As Beth says, we do not have the amounts of sunshine in the Pacific Northwest
that other locations have.
I read you Valhalla - sometimes the extra effort is just not worth the hassle. Yes, the trailer roof is easier to use - however, it is much harder to find a spot even on my 38 ft by 25 ft tri acreage that will not be in the way. I have no dodger
at this time, but I am sure that I will mount solar panels on that when it is built.
Like a lot of things in life, compromise is needed on numerous fronts. Along with the lack of sunshine for much of the year, there is the inclination of the sun up here near the 49th parallel, so that has a serious impact in reducing the rays hitting the area presented by the panels.
The trailer remains stable in direction when parked, of course, and the boat is likewise if tied at a dock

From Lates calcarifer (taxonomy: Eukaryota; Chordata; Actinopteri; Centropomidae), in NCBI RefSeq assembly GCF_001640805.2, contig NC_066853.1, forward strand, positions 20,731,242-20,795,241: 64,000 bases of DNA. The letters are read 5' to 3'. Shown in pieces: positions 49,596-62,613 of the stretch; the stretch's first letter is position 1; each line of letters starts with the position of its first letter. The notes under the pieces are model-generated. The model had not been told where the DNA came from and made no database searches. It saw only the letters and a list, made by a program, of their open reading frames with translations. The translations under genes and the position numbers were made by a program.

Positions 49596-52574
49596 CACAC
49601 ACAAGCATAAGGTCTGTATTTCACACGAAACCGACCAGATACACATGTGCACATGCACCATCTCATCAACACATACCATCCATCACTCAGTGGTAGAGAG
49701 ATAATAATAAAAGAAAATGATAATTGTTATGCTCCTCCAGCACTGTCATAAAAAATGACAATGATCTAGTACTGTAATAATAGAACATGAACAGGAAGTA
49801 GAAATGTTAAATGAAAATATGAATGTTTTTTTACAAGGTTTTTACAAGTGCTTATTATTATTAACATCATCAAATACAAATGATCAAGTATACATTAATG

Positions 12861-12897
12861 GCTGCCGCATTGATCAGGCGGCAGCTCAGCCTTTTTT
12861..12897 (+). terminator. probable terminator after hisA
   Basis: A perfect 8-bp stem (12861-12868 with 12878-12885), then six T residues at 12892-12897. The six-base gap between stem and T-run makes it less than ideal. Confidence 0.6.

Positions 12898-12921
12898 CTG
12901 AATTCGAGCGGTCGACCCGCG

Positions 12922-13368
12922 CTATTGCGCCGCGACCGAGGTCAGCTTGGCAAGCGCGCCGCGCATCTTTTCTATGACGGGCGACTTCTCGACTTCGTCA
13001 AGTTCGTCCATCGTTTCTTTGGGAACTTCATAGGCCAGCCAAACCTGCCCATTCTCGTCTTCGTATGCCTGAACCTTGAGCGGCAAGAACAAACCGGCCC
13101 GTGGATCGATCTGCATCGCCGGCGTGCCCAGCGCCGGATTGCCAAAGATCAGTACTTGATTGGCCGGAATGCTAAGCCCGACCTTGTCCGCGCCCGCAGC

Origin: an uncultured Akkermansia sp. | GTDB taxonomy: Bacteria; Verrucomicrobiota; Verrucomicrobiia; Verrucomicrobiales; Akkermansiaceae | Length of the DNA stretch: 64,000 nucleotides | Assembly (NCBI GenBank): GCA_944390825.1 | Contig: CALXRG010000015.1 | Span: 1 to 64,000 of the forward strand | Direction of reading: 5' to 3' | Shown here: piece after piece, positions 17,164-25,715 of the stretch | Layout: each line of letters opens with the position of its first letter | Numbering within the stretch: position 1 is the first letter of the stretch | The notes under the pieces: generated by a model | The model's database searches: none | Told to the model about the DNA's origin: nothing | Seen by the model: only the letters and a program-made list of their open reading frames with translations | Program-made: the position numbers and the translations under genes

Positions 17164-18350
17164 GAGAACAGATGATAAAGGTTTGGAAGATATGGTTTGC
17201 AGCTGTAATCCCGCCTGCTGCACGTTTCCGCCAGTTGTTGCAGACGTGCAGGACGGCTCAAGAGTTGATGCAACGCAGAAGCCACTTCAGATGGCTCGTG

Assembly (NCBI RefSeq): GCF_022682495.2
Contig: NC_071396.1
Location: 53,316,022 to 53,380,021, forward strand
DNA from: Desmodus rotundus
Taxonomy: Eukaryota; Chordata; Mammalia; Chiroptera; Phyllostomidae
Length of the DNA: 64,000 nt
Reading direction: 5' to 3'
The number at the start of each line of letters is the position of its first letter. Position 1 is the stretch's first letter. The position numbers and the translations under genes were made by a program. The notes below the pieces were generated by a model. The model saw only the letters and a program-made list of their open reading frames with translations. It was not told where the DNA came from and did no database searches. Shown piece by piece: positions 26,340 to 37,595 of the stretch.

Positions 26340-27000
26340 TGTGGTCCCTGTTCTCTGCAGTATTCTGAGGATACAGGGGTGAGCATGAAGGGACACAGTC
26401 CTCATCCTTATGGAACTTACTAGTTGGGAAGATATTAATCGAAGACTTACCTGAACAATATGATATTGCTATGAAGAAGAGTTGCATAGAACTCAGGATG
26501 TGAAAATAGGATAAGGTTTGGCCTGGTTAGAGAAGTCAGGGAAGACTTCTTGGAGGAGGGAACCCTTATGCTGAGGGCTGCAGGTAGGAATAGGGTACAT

. Sometimes we can get shore power
, sometimes not. If at anchor
there will be movement and one can only hope for a somewhat general setting of the panels, but even that general setting, maybe adjusted only a couple of times a day, should have a major impact. One way of maintaining direction is using a stern anchor
, which will help, but is not perfect either. And it all depends on the weather
and sea conditions and a dozen other factors. It is hard to keep it simple but get maximum effectiveness for power generation.
The more years that pass, I think how lucky we are to be able to experiment
with this sort of thing. How lucky we are in general....
Fair winds to all,